Depression

Always feeling bad about yourself? Here’s how to stop

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I associate feeling bad about myself with less positive thoughts and feelings such as shame, worry, envy, fear, self-hatred/loathing, victimization, etc.

I used to live in this world of inferiority and negative emotions even believeing it was the norm and that nothing else existed. But I know now that it’s not true.

I have found a way to remove myself from this life-sucking cycle of self-flagellation, and so can you.

How do you stop feeling bad about yourself?

You stop feeling bad about yourself once you start taking responsibility for who you are and where you are in your life. Only once you do, you finally give yourself the power to do something about it and change it. As long as you don’t take ownership of your life, you will continue feeling bad about yourself.

So, what does taking responsibility look like, step-by-step?

1. Catch yourself doing it

So many people are not even aware of their feelings, let alone aware of their feelings while they are happening. If that’s your case, start by first learning to catch yourself while you are having those defeatist, self-deprecating thoughts that make you feel bad about yourself.

It may take some time so don’t get frustrated if it doesn’t happen as quickly as you’d like.

2. Identify clearly who and what is making you feel bad

Once you become more accustomed to what is happening in your mind, get curious.

Are you comparing yourself? To whom? Someone who is fitter? Thinner? More eloquent? Knowledgeable? More respected by their colleagues?

Identify who you compare yourself to, and why. You might start to see patterns emerge and understand the problem better.  

For example, if you keep feeling inferior when you are around your siblings, it might have to do with something you were told growing up by your parents and you have internalized it.

3. Dig deeper. Reflect on it. Understand it.

Don’t just say: “Oh my neighbor has a perfect life and I don’t; I hate my life”.

Go deeper. What is it exactly that is making you feel bad about yourself?

Are you envious because your neighbor has a wife or husband who appears to love them more than yours do? Is it because you don’t have a spouse and wish you did? Do you wish there was more love in your relationship with your spouse? Or maybe your neighbour has a lot of free time, when you barely have time to brush your teeth?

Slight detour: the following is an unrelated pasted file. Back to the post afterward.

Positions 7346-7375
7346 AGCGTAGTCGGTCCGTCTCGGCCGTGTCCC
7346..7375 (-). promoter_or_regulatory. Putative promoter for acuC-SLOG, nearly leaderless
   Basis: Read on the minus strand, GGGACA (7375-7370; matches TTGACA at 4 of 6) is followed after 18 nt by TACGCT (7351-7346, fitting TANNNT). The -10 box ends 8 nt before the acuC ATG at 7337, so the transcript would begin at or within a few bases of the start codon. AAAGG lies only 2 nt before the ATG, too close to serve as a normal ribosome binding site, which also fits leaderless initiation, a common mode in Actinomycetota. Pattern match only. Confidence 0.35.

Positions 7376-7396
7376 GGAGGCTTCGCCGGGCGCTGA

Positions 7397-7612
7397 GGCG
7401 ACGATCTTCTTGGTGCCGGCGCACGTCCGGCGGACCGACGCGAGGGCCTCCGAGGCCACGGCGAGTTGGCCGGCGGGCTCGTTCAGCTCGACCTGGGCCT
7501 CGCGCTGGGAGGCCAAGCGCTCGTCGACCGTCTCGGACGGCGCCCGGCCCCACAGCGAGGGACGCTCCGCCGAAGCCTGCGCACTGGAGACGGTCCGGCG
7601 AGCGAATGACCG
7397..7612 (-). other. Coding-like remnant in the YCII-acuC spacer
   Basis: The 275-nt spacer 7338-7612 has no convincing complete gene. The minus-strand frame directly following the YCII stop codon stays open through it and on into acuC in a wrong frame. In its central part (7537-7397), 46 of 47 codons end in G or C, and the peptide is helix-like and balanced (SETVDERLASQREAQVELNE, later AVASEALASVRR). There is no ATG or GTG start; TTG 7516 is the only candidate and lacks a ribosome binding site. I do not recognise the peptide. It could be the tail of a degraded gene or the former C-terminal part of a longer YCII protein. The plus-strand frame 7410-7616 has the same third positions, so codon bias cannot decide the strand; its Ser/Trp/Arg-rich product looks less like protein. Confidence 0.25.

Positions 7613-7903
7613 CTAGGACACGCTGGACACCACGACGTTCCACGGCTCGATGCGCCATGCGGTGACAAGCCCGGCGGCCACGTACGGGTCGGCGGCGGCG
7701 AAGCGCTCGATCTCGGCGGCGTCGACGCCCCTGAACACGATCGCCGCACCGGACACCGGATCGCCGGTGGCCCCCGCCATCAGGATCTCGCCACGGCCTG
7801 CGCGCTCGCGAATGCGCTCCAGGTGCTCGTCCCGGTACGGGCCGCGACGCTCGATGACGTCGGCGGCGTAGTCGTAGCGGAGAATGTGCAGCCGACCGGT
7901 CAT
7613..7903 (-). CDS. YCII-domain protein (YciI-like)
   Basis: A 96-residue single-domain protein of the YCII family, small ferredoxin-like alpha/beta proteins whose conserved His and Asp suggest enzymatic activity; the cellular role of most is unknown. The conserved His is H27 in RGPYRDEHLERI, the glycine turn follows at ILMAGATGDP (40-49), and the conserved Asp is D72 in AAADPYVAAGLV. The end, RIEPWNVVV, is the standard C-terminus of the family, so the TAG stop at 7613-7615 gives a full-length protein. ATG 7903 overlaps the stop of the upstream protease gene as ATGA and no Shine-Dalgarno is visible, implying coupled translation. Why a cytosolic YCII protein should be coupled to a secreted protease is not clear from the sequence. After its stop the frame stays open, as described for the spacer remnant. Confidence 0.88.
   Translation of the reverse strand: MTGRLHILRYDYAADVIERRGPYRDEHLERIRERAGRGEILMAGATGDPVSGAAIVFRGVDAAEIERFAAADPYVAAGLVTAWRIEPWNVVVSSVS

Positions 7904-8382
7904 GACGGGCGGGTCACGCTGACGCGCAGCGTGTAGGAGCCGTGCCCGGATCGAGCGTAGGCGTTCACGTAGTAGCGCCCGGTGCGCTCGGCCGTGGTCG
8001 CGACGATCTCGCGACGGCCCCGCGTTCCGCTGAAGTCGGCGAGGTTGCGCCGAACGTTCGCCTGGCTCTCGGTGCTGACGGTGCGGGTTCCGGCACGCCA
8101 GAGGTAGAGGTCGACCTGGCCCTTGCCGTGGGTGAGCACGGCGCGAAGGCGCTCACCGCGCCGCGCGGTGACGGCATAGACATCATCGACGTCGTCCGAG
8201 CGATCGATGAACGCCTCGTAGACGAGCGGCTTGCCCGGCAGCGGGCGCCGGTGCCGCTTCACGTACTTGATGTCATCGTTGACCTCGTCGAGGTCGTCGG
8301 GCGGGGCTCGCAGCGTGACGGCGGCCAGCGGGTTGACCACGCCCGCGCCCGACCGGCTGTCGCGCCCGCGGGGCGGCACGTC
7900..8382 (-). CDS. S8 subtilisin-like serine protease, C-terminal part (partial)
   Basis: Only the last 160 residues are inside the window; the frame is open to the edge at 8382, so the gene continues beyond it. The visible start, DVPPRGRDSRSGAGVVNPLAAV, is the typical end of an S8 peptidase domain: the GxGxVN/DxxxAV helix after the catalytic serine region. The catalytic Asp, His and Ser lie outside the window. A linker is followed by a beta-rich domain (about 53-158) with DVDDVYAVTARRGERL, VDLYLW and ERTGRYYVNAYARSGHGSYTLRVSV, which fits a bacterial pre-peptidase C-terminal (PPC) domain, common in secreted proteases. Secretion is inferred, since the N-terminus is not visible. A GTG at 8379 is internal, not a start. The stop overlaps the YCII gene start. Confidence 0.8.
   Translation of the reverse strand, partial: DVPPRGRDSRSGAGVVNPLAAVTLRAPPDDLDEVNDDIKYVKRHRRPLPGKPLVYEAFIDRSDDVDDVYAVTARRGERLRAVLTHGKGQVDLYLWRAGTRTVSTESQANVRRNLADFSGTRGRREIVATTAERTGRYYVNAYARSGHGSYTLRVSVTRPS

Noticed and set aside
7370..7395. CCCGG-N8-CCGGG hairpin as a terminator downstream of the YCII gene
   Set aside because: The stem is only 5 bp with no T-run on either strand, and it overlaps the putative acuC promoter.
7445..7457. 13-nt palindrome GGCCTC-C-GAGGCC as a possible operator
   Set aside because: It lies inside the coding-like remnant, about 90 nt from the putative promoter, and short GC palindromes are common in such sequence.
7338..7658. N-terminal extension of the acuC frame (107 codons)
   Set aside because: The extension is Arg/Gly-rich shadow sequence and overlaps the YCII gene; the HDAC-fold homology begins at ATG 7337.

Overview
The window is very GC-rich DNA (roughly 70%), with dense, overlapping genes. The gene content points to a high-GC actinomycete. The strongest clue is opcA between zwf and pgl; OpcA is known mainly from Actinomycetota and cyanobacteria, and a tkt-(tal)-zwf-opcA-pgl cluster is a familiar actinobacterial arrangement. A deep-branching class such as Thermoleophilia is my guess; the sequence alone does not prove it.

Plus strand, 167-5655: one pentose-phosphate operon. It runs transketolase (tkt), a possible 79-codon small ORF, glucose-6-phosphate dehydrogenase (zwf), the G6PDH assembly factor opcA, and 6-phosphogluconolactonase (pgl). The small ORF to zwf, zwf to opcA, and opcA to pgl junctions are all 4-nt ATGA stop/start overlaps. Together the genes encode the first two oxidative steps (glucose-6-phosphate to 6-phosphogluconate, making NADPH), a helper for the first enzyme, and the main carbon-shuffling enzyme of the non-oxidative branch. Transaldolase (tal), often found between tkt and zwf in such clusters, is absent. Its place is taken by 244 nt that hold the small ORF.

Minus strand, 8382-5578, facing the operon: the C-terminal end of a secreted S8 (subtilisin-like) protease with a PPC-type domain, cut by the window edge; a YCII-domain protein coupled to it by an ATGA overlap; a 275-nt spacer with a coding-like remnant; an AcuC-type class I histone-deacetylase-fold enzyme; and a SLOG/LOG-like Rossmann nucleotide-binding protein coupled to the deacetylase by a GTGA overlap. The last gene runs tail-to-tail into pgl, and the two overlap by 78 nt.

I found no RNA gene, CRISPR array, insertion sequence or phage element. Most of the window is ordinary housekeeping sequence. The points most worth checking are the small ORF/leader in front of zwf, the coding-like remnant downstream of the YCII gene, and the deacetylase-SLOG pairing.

You have to get very specific about what it is exactly that is making you feel bad about yourself, so that you can start figuring out the way to fix it.

Do you keep demeaning yourself when you see someone who has a body shape you envy? Is it about fitness?

Or maybe you have things you keep wishing you could say but freeze every time you only think about speaking in public? Do you feel not knowledgeable enough? Is it about communication skills? A lack of education?

Seriously. Ask yourself more questions and dig deep.

Journal about it if you must. Go for long walks and reflect.

If possible, talk about it with those people you “admire” so much, with your parents, people who knew you as a child, etc. Investigate.

4. Accept the situation

Photo by Simon Migaj on Unsplash

Now that you have identified the things that make you feel bad about yourself, it is time to accept them.

I know what you are thinking and no, acceptance is not resignation. But maybe it will become clearer if you keep reading.

I am talking about accepting the way things are right now, what has happened, what you have done, or what someone else has done to you. Stop judging. Stop giving it a right or wrong or an “it’s my fault I’m stupid” value. It’s the way it is, that’s it.

  • Accept that you chose a physically violent companion. No, you are not dumb or stupid, you made a mistake.
  • Accept that you are now 50 pounds over-weight because you never move your body and you stopped paying attention to what you put in your mouth. No, you are not “less of a person” because of it. You are a person who has stopped exercising and paying attention to your body.